But.  The interpretation I get from this is not that Americans are particularly unhappy.  It is that Americans as a whole have become enamored of mind altering drugs, from alcohol to marijuana to anti-depressents to ADD "corrective" drugs such as Ritalin.  While I fully understand and agree that there is a small percentage of people, adults and children, that actually do need chemical help to control themselves, it is far, far under the percentage that use these chemicals.

        Americans have decided that they wish to live their lives floating on a placid pond, away from the turbulence of the active sea of life.  They don't want to have to work to control their emotions, they want the easy way out of chemical dependency.  They don't want reality, they want a perception of reality that is easier to deal with. It makes them "comfortable" if not truly happy and, just as you say, they are mistaking one for the other, although I do understand the desire even as I decline to participate.

        Why?  Perhaps because American life is so full of stress.  One of your posts indicate that Americans spend more of their life working than almost every other developed country, and job stress can be high.  Perhaps because the continual fight to "keep up with the Joneses" is so strong.  Perhaps because the fight to be accepted by everyone for what they want to see rather than what we are is prevalent.  Perhaps because, more than any other country, America is a melting pot of cultures and we are trying hard to work through the difficulties of living in close proximity with our differences; stress again and stress that we do not know how to correct.

        Most likely, IMHO though, is sheer laziness; Americans have found an easy way to float through the rough spots without exerting themselves, without accepting that that life is a fight, without accepting personal responsibility to control their own actions and destiny.

        I see it as a major problem, but few will agree.  It is not very PC to say that someone taking these drugs doesn't need them; far more pleasant to drug ourselves into a semi-stupor and just float along, particularly when it is a rowdy child that we don't want to work to raise.

  11. TB Bullock profile image60
    TB Bullockposted 4 years ago

    That was a very interesting and entertaining article to read. However, there are a few things that make America the best country in the world that have been overlooked. Of course we didn't invent modern democracy, but can the argument not be made that we perfected it? There is no French revolution or Spanish inquisition situation that would be tolerated in America. In addition, we provide more relief for humanitarian causes than any other country in the world (look the actual numbers up). After both world wars, we gave more aid than any other country did in efforts to rebuild Europe (again, please look this up). Our military presence in South Korea prevents a nation from being subjugated to the whims of North Korea (something that no other nation seems to take an interest in), and we saved China from being occupied by a bloody Japanese regime in WW2. When we wage war on other countries, we seem to be the only country that at least attempts to not involve civilians. Our incarceration rates are higher because our laws are stricter, and when did it become wrong to believe one's country is the best? Is ambition a bad thing? Should the poor simply resign themselves to their fate or is it better to believe they are destined for better things? I agree with many points in this article, but I must ask one question. If we aren't the greatest country in the world, who is?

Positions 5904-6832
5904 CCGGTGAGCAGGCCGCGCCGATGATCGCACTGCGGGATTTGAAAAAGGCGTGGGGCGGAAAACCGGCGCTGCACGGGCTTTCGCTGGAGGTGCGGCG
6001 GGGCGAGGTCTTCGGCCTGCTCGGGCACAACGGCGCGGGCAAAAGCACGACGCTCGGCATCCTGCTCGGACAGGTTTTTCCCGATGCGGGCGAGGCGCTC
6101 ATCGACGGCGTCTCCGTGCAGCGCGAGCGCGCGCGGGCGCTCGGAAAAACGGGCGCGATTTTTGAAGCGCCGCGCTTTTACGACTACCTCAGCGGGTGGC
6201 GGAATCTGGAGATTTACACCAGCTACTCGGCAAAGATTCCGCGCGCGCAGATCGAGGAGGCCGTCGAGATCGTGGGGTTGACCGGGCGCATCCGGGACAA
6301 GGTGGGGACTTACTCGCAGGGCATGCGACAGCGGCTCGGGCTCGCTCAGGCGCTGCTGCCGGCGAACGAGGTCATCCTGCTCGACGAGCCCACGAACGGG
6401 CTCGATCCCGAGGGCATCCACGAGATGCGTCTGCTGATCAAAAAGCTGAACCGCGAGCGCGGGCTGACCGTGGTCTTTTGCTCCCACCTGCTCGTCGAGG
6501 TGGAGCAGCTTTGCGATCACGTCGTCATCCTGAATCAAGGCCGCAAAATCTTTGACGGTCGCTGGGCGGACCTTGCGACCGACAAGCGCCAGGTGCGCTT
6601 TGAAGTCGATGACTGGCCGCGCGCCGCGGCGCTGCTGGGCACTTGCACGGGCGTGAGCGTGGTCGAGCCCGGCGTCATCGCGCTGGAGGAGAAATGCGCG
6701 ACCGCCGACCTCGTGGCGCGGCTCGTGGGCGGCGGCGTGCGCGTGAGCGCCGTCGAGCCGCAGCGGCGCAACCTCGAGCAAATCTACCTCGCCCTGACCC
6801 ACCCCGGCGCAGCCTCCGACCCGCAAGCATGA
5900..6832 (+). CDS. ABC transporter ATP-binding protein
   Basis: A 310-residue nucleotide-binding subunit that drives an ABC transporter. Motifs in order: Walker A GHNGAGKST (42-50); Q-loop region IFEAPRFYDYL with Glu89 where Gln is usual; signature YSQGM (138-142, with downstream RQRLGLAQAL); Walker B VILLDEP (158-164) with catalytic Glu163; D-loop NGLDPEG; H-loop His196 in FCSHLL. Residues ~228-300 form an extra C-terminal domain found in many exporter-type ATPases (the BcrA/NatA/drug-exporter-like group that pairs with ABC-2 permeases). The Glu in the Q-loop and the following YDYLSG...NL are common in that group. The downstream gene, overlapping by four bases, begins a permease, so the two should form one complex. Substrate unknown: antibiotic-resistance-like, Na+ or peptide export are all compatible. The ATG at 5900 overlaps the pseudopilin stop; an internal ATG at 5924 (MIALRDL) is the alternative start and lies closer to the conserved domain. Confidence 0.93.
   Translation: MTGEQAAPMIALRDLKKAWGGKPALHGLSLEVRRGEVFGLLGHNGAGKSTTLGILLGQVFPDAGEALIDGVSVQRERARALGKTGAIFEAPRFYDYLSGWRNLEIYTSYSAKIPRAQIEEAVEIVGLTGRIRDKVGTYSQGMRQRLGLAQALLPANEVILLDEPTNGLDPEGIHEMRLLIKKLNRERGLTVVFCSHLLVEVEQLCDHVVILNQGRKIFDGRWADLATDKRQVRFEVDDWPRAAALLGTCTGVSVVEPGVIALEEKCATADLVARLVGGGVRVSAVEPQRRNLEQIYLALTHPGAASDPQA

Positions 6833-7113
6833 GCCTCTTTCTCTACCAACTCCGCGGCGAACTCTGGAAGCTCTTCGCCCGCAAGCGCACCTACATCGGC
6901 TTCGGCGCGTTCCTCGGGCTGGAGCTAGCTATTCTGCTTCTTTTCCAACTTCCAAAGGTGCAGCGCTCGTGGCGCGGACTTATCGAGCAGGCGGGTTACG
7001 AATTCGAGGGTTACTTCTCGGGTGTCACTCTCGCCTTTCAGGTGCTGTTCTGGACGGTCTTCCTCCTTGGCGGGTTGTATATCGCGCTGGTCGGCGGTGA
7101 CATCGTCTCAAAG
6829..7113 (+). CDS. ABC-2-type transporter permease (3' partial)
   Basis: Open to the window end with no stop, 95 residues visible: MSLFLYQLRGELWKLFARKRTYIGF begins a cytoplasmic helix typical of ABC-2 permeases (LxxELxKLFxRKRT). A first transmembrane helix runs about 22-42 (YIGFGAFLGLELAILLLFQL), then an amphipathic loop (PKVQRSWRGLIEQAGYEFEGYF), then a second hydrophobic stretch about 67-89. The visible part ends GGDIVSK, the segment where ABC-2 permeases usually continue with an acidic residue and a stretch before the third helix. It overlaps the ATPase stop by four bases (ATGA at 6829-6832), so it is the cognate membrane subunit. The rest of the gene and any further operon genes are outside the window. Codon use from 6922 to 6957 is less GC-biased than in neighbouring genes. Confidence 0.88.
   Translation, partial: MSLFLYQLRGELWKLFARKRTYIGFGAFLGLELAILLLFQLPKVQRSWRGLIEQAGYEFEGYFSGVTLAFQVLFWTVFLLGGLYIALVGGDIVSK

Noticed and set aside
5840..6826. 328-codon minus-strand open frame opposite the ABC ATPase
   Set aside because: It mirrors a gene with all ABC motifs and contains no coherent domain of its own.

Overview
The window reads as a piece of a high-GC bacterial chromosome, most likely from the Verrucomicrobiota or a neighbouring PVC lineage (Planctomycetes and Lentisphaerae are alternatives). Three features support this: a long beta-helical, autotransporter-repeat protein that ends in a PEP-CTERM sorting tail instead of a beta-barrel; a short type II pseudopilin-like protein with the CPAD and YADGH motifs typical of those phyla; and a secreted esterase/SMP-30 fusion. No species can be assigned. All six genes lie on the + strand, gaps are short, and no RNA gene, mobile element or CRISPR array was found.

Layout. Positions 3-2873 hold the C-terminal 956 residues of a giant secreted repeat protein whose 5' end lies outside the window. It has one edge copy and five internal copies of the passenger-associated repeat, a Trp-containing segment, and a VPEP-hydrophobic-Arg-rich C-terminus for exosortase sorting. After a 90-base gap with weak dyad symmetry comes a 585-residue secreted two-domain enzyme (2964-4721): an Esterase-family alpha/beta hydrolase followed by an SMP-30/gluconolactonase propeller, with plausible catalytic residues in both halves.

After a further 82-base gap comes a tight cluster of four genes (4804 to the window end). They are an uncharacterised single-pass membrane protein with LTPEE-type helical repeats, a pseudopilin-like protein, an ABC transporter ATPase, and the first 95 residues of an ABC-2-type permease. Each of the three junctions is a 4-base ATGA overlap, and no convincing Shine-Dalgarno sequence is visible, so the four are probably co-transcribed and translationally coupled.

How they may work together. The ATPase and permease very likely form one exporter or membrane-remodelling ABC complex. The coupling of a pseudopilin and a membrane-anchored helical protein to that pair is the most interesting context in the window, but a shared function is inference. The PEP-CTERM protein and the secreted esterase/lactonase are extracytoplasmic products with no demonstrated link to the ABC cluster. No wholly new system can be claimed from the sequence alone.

1. John Holden profile image60
      John Holdenposted 4 years ago in reply to this

      No, sorry, you can't make the argument that you perfected democracy. There are still too many holes in American democracy.

      The fact that there is no chance of a French Revolution or even Spanish Inquisition are further minus points to your score. A major part of democracy is being able to rise up and object to to your leaders.

      You actually didn't give more aid after WWII, you sold it. Here in the UK we have only just paid our debt to you. Don't get me wrong, I'm not ungrateful, just object to being told we were given what we were lent.